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My Bike Trainer Set Up: Triathlon Training

Updated: Mar 6, 2023

by Scott Groth, March 5, 2023


My goal is to get up to a good speed average for the Half Ironman by September. I realized that I may be fit from running, however my legs need the muscular endurance for biking too. Biking consumes the most time and distance in a triathlon. I studied the performance of men in my age group. Their average cycling speeds is much faster than my average is today. Therefore, I will need to get a lot faster to be in the middle of the pack in September. It's best to start improving speed as soon as possible.


Like a lot of my indoor gym equipment, I received a bike trainer from a friend years ago. I had used it only occasionally. I biked outside as temperature and conditions allowed. For triathlon training, I need to make sure I spend a lot of time on the bike working my legs even if that means being inside on the trainer.


Increasing ability on the bike should include some intervals in Zone 5 which is a really high heart rate. Dr. Andy Galpin, during a podcast on the Huberman Lab, recommended reaching, if someone is healthy and training, close to maximum heart rate 1 to 3 times per week.

To set the trainer up for triathlon training, I aligned and inserted the back wheel in the trainer and adjusted some resistance on the wheel. Then, I placed the front wheel on a 2 inch by 8 inch by 16 inch piece of wood to level it out, since the back wheel is off the ground when it is in the trainer.

For entertainment, I purchased an adjustable laptop stand. I placed the monitor stand in front at a good height.


I found a Cat Eye wireless speedometer on Amazon. (I had purchased another brand that did not stay on. It fell off twice on an outdoor ride and then did not work.) This speedometer was not within range when mounted on the front, since the sensor is in the back. They generally need to be within 2 to 3 feet. Therefore, I mounted it on the frame closer to the seat. This is not a great spot for viewing but it at least provides feedback on speed, distance and average speed so that I can try to achieve better results over the training program. I had researched a lot of speedometers - wired and wireless - to find something good for the back wheel sensor with a handle bar mount. It is actually very difficult to find a good solution even though some devices claim they will work at that range. So far, I have been pleased with the Cat Eye.

Other Amazon purchases that I made included aerobars and a bento box for placing snacks easy to access. The aerobars are for getting into an aerodynamic position on long rides when it would make a difference. They require a bit of practice to balance and some time adapting to such a low position.


The bento box is meant for placing snacks like gels and other small items. I use gels, figs, and dates and place them in the box.



Years ago, I had a professional bike fit when I bought my new frame. My previous frame had been damaged by the rear derailer bending the frame and I had hit the front forks on something more than once making the bike less safe. Realizing that I was about to do a lot more training on the bike this year, I had another professional bike fitter who was recommended by my coach check out my bike fit and make adjustments to my set up as needed. Fortunately, through research, I was in pretty good shape with what I had done - seat more forward to help save the legs for running in a triathlon, handle bars low to get into an aerodynamic position, seat at the right height.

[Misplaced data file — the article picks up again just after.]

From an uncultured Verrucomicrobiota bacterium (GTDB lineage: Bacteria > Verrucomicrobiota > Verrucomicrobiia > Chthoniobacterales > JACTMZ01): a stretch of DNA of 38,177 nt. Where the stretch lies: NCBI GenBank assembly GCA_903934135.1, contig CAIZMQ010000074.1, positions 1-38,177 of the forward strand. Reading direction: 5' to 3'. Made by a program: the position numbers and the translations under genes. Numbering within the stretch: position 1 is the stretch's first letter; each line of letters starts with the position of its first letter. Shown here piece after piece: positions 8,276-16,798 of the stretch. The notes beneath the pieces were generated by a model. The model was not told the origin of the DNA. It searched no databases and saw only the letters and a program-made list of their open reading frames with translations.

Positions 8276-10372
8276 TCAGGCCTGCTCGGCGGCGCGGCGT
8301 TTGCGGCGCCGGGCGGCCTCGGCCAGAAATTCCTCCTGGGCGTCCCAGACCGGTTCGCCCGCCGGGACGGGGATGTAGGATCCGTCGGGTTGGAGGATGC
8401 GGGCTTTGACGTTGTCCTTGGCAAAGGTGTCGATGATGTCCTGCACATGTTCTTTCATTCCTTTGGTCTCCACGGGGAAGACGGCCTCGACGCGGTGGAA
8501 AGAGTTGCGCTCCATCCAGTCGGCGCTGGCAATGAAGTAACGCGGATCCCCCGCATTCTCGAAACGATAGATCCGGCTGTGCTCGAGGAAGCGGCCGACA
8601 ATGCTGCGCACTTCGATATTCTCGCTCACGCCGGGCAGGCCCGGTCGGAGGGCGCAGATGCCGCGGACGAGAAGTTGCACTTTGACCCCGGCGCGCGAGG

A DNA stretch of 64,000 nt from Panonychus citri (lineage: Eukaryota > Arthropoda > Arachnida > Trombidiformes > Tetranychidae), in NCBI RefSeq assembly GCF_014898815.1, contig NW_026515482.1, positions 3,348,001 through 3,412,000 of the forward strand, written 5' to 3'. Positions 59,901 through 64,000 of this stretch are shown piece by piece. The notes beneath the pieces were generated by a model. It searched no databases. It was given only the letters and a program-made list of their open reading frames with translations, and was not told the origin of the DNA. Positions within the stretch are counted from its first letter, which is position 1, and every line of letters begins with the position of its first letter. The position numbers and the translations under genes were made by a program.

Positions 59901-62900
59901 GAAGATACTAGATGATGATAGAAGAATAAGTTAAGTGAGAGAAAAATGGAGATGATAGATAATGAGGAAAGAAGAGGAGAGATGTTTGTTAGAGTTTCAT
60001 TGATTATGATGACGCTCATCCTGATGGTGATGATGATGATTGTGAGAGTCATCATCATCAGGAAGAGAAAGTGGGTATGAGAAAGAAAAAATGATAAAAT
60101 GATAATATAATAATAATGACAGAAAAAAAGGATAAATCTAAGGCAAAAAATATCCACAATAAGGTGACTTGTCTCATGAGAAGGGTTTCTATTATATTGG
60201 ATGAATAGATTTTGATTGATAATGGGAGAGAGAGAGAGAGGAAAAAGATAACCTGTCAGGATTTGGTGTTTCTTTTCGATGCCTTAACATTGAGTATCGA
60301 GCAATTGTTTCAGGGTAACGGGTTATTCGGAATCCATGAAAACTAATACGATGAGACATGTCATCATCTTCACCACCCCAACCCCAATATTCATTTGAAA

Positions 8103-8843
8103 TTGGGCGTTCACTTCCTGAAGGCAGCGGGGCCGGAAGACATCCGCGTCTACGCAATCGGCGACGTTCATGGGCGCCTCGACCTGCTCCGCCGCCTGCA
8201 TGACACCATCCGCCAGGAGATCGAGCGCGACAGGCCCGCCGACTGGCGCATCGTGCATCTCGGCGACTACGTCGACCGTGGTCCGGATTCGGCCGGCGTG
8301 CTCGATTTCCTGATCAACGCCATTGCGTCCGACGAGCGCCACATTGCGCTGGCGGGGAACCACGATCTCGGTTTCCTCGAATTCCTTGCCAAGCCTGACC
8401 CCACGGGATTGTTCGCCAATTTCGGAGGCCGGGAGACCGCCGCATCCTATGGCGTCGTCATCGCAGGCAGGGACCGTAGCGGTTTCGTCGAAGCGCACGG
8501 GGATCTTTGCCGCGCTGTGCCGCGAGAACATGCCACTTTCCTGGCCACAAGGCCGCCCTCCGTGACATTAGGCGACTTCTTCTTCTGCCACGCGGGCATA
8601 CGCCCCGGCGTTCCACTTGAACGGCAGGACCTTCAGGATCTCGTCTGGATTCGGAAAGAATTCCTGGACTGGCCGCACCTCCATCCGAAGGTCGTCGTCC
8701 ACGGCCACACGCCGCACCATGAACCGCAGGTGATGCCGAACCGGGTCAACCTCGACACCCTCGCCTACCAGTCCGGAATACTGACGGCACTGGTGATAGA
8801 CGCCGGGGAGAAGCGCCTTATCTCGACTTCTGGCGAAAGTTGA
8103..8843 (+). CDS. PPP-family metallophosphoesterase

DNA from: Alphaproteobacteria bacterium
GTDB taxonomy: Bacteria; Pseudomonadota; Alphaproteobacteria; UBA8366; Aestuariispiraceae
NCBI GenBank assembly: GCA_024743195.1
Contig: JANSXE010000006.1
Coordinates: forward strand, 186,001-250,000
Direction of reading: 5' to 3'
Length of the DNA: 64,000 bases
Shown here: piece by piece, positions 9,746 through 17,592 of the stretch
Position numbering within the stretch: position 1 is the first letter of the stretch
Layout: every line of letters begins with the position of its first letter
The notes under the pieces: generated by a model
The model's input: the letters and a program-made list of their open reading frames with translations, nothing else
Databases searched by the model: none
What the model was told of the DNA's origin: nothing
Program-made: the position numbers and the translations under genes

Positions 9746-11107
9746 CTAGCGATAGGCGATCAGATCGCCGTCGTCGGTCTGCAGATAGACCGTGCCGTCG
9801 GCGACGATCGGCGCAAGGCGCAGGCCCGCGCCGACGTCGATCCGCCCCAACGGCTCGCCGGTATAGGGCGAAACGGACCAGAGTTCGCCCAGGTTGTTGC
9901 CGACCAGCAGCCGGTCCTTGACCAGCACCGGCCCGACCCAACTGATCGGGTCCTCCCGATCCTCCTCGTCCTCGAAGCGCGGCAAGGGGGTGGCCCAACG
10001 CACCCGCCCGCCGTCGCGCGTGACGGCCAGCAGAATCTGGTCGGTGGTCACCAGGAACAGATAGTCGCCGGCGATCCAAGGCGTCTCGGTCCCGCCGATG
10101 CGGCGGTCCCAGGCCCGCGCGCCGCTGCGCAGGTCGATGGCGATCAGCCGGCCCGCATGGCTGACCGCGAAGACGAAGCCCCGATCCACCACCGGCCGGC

I also set up an oscillating fan to help with cooling, since it can get really warm biking inside. I had thought that training warm would help with training in warmer conditions. However, heat degrades performance and the natural state of biking outside is having air movement. So, I chose to include the fan with training.


I have a hydration vest with pockets in the front. I like this vest for listening to books and podcasts with the phone on speaker in the front pocket. My wallet and keys go in the front pocket - not in the basement on the trainer but running and biking outside. I always have everything that I need and don't move things like money and license in and out of the wallet. I also find the vest to be my best way of hydrating. I have done much better with a tube close to my body easy to access. I drink more that way as well. I tend to be accident prone and don't want to mess with a bottle if I don't have to. I have seen videos of people losing their bottles. I have had a few incidents with bottles as well. So, the hydration pack works for me - inside and outside.


On the laptop stand, I find Garmin rides on YouTube to watch. A lot of the rides are really scenic - Germany, France, Italy, mountains, coastlines, and small villages. I feel like I went somewhere for the day. It’s been fun. I shift gears to adjust to what I am watching - harder for uphills - easier for downhills or switching to provide intervals of hard and then rest.

I prefer biking outside but this has helped with training safely, in the warmth of the basement, and with good lighting during the winter when less daylight is available.


Having a good set up and being able to simulate outdoor conditions as much as possible can help lead to success when biking again outside or during an event. Most of all, it is important to get the body working specifically on cycling and consistently.





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